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Columbia Missourian


November 29, 2012 | 10:00 a.m. CST

Taylor Dillard is the daughter of Steve and Michelle Dillard. She is a sophomore at Rock Bridge High School, and she wrote this essay as an assignment for Mrs. Marilyn Toalson's class.

"I never knew that would be the last thing I got to tell her." I spotted this headline yesterday when glancing at the paper. Normally, I only will read an article if it is about sports or someone I know but for some reason this headline seemed to spark my interest. I grabbed the page and headed to my room to lie down. As my eyes crept across each line, and down the page they slowly filled with tears. The article was about a young boy, about my age who had just gotten into an argument with his mother right before she went out of town. His mother unfortunately never returned from her trip due to a fatal car accident. His heartbreaking last words to her happened to be the three most dreaded words a mother wants to hear. "I Hate You." At the time, she probably just brushed them off and the son didn't really mean it, but now he is left with that scarring memory for the rest of his life.


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I finished reading the tear jerking article as it talked about the memories they shared and when the services would be held then neatly folded the paper back up and sat there in my room in silence. This story really made me reflect back on my own life. Sadly, I know that I have said those three horrible words to people in my family, the people I am supposed to love and care about the most. The thought of those words being the last three that person would ever hear from me had never even crossed my mind before. I have been extremely fortunate in life so far in that I haven't lost a family member, but just because it hasn't so far doesn't make that true today, or tomorrow, or even a week from tomorrow. Reading this story showed me how unpredictable life can be and not a single second should be taken for granted. It also emphasized the idea of family in my eyes. Sure friends are great to have, but family will be there for till the last day.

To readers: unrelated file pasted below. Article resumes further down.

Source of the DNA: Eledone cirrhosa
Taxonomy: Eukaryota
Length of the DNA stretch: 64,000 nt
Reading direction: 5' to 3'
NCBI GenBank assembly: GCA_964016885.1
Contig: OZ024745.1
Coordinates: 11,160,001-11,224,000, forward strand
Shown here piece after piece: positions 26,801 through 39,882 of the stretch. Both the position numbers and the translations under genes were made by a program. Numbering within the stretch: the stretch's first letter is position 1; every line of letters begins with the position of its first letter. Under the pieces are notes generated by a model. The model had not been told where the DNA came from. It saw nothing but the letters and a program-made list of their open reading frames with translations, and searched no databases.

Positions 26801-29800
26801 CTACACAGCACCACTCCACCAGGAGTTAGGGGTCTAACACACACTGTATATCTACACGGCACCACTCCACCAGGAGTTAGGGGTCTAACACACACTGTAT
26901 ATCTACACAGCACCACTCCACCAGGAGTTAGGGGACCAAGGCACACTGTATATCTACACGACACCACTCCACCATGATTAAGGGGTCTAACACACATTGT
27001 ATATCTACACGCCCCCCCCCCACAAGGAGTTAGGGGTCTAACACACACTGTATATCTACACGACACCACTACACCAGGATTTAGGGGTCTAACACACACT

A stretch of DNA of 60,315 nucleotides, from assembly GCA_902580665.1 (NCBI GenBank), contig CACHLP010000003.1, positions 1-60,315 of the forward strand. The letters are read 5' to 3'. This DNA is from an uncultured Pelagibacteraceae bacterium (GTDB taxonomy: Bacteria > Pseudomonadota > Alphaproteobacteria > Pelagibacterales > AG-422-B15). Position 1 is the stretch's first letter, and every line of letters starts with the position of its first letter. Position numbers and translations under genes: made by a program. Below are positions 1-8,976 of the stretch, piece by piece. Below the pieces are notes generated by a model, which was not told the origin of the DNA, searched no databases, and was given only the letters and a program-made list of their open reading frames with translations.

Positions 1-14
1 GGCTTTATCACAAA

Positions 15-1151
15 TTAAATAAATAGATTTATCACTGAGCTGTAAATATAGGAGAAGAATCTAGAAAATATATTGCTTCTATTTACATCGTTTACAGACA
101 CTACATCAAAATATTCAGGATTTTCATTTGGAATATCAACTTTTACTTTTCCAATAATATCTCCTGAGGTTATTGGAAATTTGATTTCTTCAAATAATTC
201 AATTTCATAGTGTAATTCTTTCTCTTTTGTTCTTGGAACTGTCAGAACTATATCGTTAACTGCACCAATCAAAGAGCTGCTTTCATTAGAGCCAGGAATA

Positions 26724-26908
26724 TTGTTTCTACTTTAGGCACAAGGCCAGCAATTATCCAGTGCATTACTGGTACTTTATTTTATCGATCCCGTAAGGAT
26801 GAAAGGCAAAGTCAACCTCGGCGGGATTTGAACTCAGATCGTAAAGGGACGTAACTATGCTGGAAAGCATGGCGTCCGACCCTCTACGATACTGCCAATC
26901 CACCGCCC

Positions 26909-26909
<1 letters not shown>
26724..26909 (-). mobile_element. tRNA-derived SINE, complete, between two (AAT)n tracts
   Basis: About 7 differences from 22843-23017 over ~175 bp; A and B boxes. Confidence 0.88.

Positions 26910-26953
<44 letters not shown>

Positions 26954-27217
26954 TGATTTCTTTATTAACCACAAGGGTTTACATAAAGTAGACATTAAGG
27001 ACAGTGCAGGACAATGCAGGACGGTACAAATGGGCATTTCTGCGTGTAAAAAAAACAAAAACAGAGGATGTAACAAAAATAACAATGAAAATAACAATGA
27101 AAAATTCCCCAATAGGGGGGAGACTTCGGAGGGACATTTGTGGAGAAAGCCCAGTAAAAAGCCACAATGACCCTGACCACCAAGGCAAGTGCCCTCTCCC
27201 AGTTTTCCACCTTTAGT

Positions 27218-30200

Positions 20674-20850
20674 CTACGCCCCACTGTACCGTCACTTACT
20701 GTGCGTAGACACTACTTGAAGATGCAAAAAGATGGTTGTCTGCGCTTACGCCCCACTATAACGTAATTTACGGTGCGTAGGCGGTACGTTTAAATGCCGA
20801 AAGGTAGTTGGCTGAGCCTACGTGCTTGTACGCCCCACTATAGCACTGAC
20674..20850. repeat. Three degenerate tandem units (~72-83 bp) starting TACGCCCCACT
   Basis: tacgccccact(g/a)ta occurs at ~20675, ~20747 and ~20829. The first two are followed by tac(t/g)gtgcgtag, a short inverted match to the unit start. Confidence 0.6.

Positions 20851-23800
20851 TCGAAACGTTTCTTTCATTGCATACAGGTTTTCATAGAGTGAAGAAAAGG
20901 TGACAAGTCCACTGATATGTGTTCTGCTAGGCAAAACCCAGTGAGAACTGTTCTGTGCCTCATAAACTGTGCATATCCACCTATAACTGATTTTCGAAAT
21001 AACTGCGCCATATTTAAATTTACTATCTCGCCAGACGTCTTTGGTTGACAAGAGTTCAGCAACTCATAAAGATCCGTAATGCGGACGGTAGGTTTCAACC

Looking back at the way I have treated my family, I know there are things I should have done differently but there is one thing that I remember doing and now I see why. Every night since I can remember my last words to my parents have always been "I love you" simply out of habit, just like brushing my teeth and washing my face, never thinking twice about it. Thinking back, what if that boy's last three words to his mother would have been those instead. For the rest of his life he would live knowing that his mother knew he loved her rather than wondering if she hung onto those last words she heard. I believe in the power of "I love you." Three simple words that could have altered that boy's life, and his story that has altered mine.

This story is part of a section of the Missourian called From Readers, which is dedicated to your voices and your stories. We hope you'll consider sharing. Here's how. Supervising Editor is Joy Mayer.